Press releases

Wednesday 27 Feb 2002

Message on World Day for Water 22 March 2002

An estimated 1.1 billion people lack access to safe drinking water, 2.5 billion people have no access to proper sanitation, and more than five million people die each year from water-related diseases - ten times the number killed in wars, on average, each year. All too often, water is treated as an infinite free good. Yet even where supplies are sufficient or plentiful, they are increasingly at risk from pollution and rising demand. By 2025, two thirds of the world's population is likely to live in countries with moderate or severe water shortages.
by
The Un Secretary General, Kofi Annan

The theme of this year's observance of World Day for Water - "Water for Development" - reflects the fundamental place of water in sustaining life and conserving the environment.

An estimated 1.1 billion people lack access to safe drinking water, 2.5 billion people have no access to proper sanitation, and more than five million people die each year from water-related diseases - ten times the number killed in wars, on average, each year. All too often, water is treated as an infinite free good. Yet even where supplies are sufficient or plentiful, they are increasingly at risk from pollution and rising demand. By 2025, two thirds of the world's population is likely to live in countries with moderate or severe water shortages. Fierce national competition over water resources has prompted fears that water issues contain the seeds of violent conflict.

But the water problems facing our world need not be only a cause of tension; they can also be a catalyst for cooperation. Two thirds of the world's major rivers are shared by several states. More than 300 rivers cross national boundaries. Increasingly, countries with expertise in the management of watersheds and flood-plains, or with experience in efficient irrigation, are sharing that knowledge and technology with others. Scientists from many nations and disciplines are pooling their efforts, to assess the threat and in the hopes of bringing about a much-needed "blue revolution" in agricultural productivity. The organizations of the United Nations system, for their part, in addition to a vast array of operational projects are also preparing the first edition of the World Water Development Report.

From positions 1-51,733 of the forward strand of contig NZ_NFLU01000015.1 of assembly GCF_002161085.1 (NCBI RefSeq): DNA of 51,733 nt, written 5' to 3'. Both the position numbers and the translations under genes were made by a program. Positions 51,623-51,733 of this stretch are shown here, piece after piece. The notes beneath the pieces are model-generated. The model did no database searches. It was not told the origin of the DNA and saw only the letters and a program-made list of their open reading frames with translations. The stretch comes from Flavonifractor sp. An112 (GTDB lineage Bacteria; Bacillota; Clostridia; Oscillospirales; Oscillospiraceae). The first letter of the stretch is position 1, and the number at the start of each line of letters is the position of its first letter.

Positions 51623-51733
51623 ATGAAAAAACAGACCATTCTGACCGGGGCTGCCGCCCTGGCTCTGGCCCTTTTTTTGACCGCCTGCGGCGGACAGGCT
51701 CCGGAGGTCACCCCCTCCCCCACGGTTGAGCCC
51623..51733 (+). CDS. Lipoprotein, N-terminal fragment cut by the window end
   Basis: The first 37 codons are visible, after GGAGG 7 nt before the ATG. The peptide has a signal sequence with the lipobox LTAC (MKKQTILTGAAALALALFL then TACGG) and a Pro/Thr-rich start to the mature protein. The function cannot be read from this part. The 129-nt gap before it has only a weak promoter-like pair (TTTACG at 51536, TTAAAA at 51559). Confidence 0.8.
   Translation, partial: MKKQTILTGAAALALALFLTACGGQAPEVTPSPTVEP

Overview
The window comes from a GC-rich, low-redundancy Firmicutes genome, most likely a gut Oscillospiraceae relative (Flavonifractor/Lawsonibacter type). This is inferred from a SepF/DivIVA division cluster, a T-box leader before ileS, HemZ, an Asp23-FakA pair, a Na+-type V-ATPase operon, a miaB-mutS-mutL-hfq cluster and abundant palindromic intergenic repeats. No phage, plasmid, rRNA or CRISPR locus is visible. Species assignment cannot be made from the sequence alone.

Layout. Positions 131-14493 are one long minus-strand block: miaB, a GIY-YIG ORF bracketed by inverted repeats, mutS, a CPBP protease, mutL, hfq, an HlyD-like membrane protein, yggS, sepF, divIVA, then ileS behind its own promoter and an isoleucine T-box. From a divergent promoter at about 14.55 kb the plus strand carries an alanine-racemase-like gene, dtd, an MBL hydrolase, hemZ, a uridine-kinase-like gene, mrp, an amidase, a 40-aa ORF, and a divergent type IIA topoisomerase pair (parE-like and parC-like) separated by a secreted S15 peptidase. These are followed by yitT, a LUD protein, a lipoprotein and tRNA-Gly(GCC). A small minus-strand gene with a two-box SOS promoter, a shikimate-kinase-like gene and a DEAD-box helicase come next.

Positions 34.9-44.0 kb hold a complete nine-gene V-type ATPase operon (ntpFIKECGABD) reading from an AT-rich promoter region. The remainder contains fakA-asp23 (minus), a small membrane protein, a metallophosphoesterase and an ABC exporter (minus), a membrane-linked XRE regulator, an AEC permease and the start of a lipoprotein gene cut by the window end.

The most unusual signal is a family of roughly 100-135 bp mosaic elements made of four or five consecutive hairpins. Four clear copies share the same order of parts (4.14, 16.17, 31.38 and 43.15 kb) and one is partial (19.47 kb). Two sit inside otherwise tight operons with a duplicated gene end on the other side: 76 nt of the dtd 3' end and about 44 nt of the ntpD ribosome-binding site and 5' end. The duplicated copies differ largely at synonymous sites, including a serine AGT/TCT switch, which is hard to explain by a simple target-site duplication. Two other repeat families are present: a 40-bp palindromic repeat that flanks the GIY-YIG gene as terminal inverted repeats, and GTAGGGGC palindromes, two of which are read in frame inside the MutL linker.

Later this year, Heads of State and Government, non-governmental organizations, private sector representatives and many others will gather in Johannesburg for the World Summit on Sustainable Development. The United Nations General Assembly has proclaimed next year the "International Year of Freshwater". Everyone has a stake in seizing these opportunities to chart a decisive course of action for meeting the Millennium Development Goals on access to freshwater. If we work together, a secure and sustainable water future can be ours.

 

For more information:

http://www.worldwaterday.org

http://www.worldwaterday200.iaea.org



(Photos: Åke Bjørke)

Wednesday 27 Feb 2002
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